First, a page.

Among China’s unresolved frontier questions, the South China Sea has become the most complex and troubled, and arguably the most significant and disconcerting. The economic and security stakes are high and the stake-holding states numerous and diverse. The claims that China (and others) make about the region reflect such interests but they are, ultimately, legal claims. Beijing’s assertions of rights to the disputed areas have rested on three conceptually distinct grounds. Each presents a different mix of challenge and accommodation to international legal norms and the interests of other states, including China’s neighbors, near-neighbors and the United States.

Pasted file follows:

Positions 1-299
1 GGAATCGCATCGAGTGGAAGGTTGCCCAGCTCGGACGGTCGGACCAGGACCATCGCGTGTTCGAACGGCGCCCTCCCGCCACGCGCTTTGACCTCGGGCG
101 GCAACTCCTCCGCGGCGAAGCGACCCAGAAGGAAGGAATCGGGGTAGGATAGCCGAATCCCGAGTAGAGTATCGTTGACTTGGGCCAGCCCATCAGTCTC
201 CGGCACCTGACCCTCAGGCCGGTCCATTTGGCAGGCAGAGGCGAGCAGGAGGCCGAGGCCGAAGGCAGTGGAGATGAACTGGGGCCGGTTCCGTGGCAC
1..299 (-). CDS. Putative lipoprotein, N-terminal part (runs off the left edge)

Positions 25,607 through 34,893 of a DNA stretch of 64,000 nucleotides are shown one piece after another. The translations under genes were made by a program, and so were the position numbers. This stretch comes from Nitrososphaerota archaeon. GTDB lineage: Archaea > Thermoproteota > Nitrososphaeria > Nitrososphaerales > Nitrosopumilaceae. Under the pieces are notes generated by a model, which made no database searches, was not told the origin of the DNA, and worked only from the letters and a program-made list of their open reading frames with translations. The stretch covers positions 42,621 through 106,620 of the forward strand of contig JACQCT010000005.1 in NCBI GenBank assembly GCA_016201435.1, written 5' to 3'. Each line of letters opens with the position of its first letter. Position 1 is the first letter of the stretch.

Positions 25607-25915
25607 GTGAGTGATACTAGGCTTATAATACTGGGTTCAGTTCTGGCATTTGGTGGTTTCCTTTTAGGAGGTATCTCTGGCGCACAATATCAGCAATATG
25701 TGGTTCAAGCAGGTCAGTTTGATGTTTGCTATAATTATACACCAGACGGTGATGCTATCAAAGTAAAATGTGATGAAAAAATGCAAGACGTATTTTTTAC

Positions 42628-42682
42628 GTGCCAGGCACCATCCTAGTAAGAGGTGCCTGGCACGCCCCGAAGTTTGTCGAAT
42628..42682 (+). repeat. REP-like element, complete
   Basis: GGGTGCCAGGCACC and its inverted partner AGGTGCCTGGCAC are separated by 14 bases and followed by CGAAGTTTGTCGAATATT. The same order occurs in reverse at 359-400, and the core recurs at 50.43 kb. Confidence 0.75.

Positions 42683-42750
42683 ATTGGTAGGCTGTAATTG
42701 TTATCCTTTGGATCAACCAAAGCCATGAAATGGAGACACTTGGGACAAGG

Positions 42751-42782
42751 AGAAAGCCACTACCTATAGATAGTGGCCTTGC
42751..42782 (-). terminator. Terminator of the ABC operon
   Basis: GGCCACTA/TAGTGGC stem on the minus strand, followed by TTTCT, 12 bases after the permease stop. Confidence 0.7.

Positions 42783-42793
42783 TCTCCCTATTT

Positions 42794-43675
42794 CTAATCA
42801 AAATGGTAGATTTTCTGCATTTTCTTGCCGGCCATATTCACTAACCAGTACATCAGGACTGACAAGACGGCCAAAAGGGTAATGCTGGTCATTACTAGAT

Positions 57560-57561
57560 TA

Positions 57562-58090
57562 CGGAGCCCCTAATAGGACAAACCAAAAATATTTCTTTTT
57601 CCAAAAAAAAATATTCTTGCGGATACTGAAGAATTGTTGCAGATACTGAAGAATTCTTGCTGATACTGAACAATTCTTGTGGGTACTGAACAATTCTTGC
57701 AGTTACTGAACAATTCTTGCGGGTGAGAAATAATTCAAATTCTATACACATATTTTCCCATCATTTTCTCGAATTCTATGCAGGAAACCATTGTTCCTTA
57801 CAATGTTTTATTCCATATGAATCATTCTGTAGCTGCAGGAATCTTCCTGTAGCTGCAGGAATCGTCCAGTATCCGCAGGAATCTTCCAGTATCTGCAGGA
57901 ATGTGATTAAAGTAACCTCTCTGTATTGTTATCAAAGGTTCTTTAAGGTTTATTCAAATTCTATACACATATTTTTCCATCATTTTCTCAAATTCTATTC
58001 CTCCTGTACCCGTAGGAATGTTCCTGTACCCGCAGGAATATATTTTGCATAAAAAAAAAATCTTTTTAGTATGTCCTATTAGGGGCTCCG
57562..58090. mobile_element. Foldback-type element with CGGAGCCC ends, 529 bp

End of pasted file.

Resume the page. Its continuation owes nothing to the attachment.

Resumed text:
While China’s behavior (as well as that of other interested states) has been more and less assertive at various times, China’s three basic arguments claiming rights to the region have been comparatively stable. Both China’s pattern of multiple legal arguments and fluctuating actions and rhetoric do little to resolve the debate over whether a rising China will be deeply disruptive of the regional and international order or whether it can—with sufficient skill and tolerable adjustments—be accommodated and integrated. Although China’s stance on rights in the South China Sea may be partly the accidental product of conflicting agendas and shifting assessments, Beijing’s embrace of three distinct lines of legal argument arguably constitutes a strategy that serves China’s interests given the factual, legal and strategic environment that China faces.